“Here's the beauty in this very funny, very sweet, magnificently written short memoir: being young and in love and on a noble quest...maybe I know better but it sounds just grand!” —Jewish Book World

“Unferth writes with a beautiful insouciance…[T]his is good and bad news -- love doesn't go away. It just doesn't go away -- it changes into something else. Amen.” —Newsday

“Unferth's surprising voice and precise rendering lend her memoir its particular power.” —Flavorpill New York

“The way you'll actually feel, reading [Revolution], is too big to name, too expansive and breathtakingly great to minimize.” —Corduroy Books

Revolution is a ruefully funny memoir that surprises and delights at nearly every turn--through style, subject matter, and a chronological structure that hiccups with flashbacks and flash forwards.” —The Rumpus

“Unferth writes with a sly, understated appreciation for the absurd…A dryly humorous memoir of love, travel and wide-eyed idealism.” —Kirkus

“[Unferth] excels with a wry, self-deprecating voice that propels the tale forward.” —Publishers Weekly

“[Unferth] creates a memoir of unique lucidity, wit, and power.” —Booklist

“Deb Olin Unferth is one of the most ambitious and inspirational writers working today. Her memoir of idealistic, bewildered people-in-training befell me like a fever for which, I'm happy to report, there appears to be no cure. An encounter with Unferth's prose is to be permanently, wondrously afflicted by its genius.” —Heidi Julavits, author of The Uses of Enchantment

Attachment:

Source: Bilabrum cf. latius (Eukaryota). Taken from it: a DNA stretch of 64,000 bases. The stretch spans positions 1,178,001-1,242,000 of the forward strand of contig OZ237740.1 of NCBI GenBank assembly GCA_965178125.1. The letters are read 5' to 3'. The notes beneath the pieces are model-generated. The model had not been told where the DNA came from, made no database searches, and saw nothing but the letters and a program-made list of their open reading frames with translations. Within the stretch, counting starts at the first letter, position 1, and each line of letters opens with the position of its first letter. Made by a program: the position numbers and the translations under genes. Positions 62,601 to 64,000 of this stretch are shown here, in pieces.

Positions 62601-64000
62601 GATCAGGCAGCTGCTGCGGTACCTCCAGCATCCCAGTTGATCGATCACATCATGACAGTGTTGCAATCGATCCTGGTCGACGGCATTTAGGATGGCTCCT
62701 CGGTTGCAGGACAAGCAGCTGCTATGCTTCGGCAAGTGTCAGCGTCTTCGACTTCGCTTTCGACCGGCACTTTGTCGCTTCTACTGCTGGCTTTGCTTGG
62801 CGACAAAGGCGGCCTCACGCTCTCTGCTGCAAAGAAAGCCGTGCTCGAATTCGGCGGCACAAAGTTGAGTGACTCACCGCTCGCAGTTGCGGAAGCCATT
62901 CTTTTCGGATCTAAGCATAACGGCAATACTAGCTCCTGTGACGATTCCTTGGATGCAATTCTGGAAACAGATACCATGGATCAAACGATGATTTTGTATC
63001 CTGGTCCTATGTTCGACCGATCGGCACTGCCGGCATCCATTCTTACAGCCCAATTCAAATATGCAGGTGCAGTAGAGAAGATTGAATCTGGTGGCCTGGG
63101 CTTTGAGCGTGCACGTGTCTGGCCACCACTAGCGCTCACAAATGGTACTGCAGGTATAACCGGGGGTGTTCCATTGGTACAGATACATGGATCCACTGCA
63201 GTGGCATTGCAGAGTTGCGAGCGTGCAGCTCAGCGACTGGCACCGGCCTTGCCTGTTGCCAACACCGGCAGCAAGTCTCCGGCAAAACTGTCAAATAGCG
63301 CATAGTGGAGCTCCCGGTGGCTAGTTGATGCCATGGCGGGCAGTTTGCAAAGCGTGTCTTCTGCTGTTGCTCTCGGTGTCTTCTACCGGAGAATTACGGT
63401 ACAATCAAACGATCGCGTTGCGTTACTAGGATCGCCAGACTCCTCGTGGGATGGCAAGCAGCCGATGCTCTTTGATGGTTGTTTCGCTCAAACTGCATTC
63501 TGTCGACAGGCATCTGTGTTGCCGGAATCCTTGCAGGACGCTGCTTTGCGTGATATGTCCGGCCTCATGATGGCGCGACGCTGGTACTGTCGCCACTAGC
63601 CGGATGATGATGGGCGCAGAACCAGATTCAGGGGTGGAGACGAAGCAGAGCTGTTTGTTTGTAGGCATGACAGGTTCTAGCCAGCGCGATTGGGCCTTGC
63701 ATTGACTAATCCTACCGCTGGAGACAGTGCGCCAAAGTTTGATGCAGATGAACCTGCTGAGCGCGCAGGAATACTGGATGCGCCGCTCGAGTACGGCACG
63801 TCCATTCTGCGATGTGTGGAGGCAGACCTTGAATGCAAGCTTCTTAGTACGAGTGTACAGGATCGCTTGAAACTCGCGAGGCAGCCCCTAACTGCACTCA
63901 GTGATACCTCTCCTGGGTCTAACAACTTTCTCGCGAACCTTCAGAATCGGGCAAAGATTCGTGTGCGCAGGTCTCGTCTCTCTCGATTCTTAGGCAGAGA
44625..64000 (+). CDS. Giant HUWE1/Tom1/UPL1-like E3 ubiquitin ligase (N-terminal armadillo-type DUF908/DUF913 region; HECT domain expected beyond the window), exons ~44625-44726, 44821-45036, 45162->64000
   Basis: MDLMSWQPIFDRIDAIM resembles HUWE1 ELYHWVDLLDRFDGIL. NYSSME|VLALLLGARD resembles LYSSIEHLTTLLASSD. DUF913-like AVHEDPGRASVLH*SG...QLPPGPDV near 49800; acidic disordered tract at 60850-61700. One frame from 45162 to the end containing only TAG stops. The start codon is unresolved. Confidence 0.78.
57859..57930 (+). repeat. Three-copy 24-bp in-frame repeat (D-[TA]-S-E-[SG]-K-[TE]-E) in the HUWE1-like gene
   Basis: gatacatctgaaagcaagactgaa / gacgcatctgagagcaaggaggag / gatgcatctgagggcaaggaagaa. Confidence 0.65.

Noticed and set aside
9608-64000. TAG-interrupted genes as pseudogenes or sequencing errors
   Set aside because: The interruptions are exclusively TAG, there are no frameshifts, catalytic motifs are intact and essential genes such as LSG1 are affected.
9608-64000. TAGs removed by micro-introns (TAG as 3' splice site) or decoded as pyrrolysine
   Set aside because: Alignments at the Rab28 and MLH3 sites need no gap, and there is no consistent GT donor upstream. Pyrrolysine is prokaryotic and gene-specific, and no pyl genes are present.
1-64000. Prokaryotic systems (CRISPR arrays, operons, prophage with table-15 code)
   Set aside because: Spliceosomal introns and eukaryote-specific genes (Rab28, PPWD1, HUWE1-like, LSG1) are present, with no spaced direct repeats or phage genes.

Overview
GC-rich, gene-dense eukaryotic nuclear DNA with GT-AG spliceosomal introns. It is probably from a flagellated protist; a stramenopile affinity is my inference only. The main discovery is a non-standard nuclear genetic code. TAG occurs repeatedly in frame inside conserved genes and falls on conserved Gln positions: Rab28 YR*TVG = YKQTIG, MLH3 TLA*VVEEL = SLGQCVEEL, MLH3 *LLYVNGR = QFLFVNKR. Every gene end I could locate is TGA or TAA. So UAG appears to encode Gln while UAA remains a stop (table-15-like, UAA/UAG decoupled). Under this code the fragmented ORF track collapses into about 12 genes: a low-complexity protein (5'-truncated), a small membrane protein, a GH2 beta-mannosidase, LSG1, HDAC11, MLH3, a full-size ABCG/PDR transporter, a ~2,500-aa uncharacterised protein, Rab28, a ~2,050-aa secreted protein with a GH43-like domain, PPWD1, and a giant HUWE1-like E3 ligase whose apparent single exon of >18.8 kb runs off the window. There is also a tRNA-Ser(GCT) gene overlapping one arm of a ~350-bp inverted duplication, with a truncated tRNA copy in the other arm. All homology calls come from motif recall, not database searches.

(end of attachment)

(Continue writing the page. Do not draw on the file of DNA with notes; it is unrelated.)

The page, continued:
Revolution is the best of many worlds: misconceived youth, sharp humor and sharper characters, and mostly, for me, the chance to witness a brand of paragraph-to-paragraph artistry that is much too rare.” —John Brandon, author of Citrus County

Product Details

St. Martin's Press
Publication date:
Sales rank:
Product dimensions:
5.40(w) x 8.20(h) x 0.70(d)

Meet the Author

Deb Olin Unferth is the author of the story collection Minor Robberies and the novel Vacation, winner of the 2009 Cabell First Novelist Award and a New York Times Book Review Critics' Choice. Her work has been featured in Harper's Magazine, McSweeney's, The Believer, and the Boston Review. She has received two Pushcart Prizes and a 2009 Creative Capital grant for Innovative Literature and was a Harper's Bazaar Editors' Choice: Name to Know in 2011. She teaches at Wesleyan University and currently lives in New York.

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Revolution: The Year I Fell in Love and Went to Join the Sandinistas 4.3 out of 5 based on 0 ratings. 11 reviews.
Moku More than 1 year ago
This book is a gem: every page sparkles with the author's artistry. Unferth magically captures, in lean but powerful prose, both the humor and pathos of her youthful misadventures wandering around Central America with her boyfriend in search of a revolution to join. I do not read many memoirs, but this is one that I'm very glad I did not overlook.
fibi386 More than 1 year ago
i loved this book. it was hilarious, touching and real. I especially love that the author was willing to expose herself when she was a young, clueless student in love. Naturally, this only works because it's 20 years down the line. I don't usually love memoirs but this was up there with Nick FLynn's for originality and fresh writing. A seriously great book. I know people will go crazy for this one.
leighnew More than 1 year ago
Revolution is hilarious and smart and deeply moving. In genre (memoirs) where the story is often interesting, while the writing flat---Unferth has turned the world on its head. Her prose crackles, all in a riveting story. It made me think about my own teenage years--both longing for them and wanting to die of humiliation and unable to stop laughing.
Anonymous More than 1 year ago
Anonymous More than 1 year ago
MariaSavva_Author More than 1 year ago